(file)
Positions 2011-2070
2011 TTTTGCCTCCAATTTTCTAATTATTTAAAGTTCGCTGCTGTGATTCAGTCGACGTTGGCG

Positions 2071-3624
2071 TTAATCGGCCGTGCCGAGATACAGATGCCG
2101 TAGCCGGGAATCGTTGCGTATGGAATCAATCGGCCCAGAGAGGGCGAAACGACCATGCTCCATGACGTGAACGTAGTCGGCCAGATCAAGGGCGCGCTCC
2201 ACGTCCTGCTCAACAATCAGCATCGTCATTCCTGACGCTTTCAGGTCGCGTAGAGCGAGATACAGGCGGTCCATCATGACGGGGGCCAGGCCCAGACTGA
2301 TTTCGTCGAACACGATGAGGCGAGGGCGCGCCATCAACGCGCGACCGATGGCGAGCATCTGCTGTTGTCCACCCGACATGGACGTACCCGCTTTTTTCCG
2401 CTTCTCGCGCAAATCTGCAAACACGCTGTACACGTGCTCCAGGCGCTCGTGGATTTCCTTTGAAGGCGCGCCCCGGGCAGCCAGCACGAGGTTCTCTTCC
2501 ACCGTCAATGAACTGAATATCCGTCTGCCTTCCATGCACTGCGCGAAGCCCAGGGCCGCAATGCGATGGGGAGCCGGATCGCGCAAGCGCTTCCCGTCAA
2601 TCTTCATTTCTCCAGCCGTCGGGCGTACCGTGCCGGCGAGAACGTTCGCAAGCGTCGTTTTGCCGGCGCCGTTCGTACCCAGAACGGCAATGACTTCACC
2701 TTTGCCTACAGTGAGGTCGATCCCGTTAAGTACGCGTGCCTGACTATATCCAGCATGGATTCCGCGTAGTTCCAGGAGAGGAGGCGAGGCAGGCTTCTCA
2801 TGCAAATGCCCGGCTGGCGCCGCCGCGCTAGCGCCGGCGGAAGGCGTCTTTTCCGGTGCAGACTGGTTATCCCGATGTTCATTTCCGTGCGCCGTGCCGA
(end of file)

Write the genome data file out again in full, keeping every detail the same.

Positions 2011-2070
2011 TTTTGCCTCCAATTTTCTAATTATTTAAAGTTCGCTGCTGTGATTCAGTCGACGTTGGCG

Positions 2071-3624
2071 TTAATCGGCCGTGCCGAGATACAGATGCCG
2101 TAGCCGGGAATCGTTGCGTATGGAATCAATCGGCCCAGAGAGGGCGAAACGACCATGCTCCATGACGTGAACGTAGTCGGCCAGATCAAGGGCGCGCTCC
2201 ACGTCCTGCTCAACAATCAGCATCGTCATTCCTGACGCTTTCAGGTCGCGTAGAGCGAGATACAGGCGGTCCATCATGACGGGGGCCAGGCCCAGACTGA
2301 TTTCGTCGAACACGATGAGGCGAGGGCGCGCCATCAACGCGCGACCGATGGCGAGCATCTGCTGTTGTCCACCCGACATGGACGTACCCGCTTTTTTCCG
2401 CTTCTCGCGCAAATCTGCAAACACGCTGTACACGTGCTCCAGGCGCTCGTGGATTTCCTTTGAAGGCGCGCCCCGGGCAGCCAGCACGAGGTTCTCTTCC
2501 ACCGTCAATGAACTGAATATCCGTCTGCCTTCCATGCACTGCGCGAAGCCCAGGGCCGCAATGCGATGGGGAGCCGGATCGCGCAAGCGCTTCCCGTCAA
2601 TCTTCATTTCTCCAGCCGTCGGGCGTACCGTGCCGGCGAGAACGTTCGCAAGCGTCGTTTTGCCGGCGCCGTTCGTACCCAGAACGGCAATGACTTCACC
2701 TTTGCCTACAGTGAGGTCGATCCCGTTAAGTACGCGTGCCTGACTATATCCAGCATGGATTCCGCGTAGTTCCAGGAGAGGAGGCGAGGCAGGCTTCTCA
2801 TGCAAATGCCCGGCTGGCGCCGCCGCGCTAGCGCCGGCGGAAGGCGTCTTTTCCGGTGCAGACTGGTTATCCCGATGTTCATTTCCGTGCGCCGTGCCGA